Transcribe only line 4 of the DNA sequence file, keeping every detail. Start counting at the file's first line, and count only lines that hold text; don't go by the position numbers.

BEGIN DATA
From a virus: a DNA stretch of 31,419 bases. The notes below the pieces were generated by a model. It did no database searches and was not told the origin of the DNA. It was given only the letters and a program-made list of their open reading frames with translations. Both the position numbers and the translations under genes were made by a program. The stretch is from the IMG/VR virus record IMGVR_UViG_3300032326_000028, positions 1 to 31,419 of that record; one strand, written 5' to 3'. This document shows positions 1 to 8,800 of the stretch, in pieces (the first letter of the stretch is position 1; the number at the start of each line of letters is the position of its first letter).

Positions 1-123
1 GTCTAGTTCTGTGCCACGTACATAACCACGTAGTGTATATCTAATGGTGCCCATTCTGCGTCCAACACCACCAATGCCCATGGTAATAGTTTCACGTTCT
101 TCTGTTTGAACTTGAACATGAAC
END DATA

101 TCTGTTTGAACTTGAACATGAAC